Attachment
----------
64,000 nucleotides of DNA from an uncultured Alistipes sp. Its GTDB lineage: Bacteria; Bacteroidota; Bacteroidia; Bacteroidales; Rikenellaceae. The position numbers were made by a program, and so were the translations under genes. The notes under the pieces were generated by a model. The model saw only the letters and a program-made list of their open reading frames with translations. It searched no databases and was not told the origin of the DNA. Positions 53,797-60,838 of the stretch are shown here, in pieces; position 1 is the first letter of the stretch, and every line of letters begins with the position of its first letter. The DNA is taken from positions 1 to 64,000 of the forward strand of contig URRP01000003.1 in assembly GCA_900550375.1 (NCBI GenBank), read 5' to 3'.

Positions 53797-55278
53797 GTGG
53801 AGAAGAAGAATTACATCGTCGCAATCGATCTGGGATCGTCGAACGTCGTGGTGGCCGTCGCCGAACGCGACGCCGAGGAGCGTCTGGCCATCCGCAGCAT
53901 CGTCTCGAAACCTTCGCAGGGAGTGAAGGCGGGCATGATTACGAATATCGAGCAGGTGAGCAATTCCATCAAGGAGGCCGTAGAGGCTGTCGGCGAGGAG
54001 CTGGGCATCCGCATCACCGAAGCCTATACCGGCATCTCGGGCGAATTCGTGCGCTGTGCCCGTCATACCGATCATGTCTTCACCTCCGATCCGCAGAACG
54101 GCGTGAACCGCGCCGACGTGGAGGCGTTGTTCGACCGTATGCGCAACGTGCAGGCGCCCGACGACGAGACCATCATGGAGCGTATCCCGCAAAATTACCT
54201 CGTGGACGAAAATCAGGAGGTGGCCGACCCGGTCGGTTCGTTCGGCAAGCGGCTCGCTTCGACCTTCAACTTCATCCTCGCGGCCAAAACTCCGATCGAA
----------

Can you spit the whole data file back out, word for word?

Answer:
64,000 nucleotides of DNA from an uncultured Alistipes sp. Its GTDB lineage: Bacteria; Bacteroidota; Bacteroidia; Bacteroidales; Rikenellaceae. The position numbers were made by a program, and so were the translations under genes. The notes under the pieces were generated by a model. The model saw only the letters and a program-made list of their open reading frames with translations. It searched no databases and was not told the origin of the DNA. Positions 53,797-60,838 of the stretch are shown here, in pieces; position 1 is the first letter of the stretch, and every line of letters begins with the position of its first letter. The DNA is taken from positions 1 to 64,000 of the forward strand of contig URRP01000003.1 in assembly GCA_900550375.1 (NCBI GenBank), read 5' to 3'.

Positions 53797-55278
53797 GTGG
53801 AGAAGAAGAATTACATCGTCGCAATCGATCTGGGATCGTCGAACGTCGTGGTGGCCGTCGCCGAACGCGACGCCGAGGAGCGTCTGGCCATCCGCAGCAT
53901 CGTCTCGAAACCTTCGCAGGGAGTGAAGGCGGGCATGATTACGAATATCGAGCAGGTGAGCAATTCCATCAAGGAGGCCGTAGAGGCTGTCGGCGAGGAG
54001 CTGGGCATCCGCATCACCGAAGCCTATACCGGCATCTCGGGCGAATTCGTGCGCTGTGCCCGTCATACCGATCATGTCTTCACCTCCGATCCGCAGAACG
54101 GCGTGAACCGCGCCGACGTGGAGGCGTTGTTCGACCGTATGCGCAACGTGCAGGCGCCCGACGACGAGACCATCATGGAGCGTATCCCGCAAAATTACCT
54201 CGTGGACGAAAATCAGGAGGTGGCCGACCCGGTCGGTTCGTTCGGCAAGCGGCTCGCTTCGACCTTCAACTTCATCCTCGCGGCCAAAACTCCGATCGAA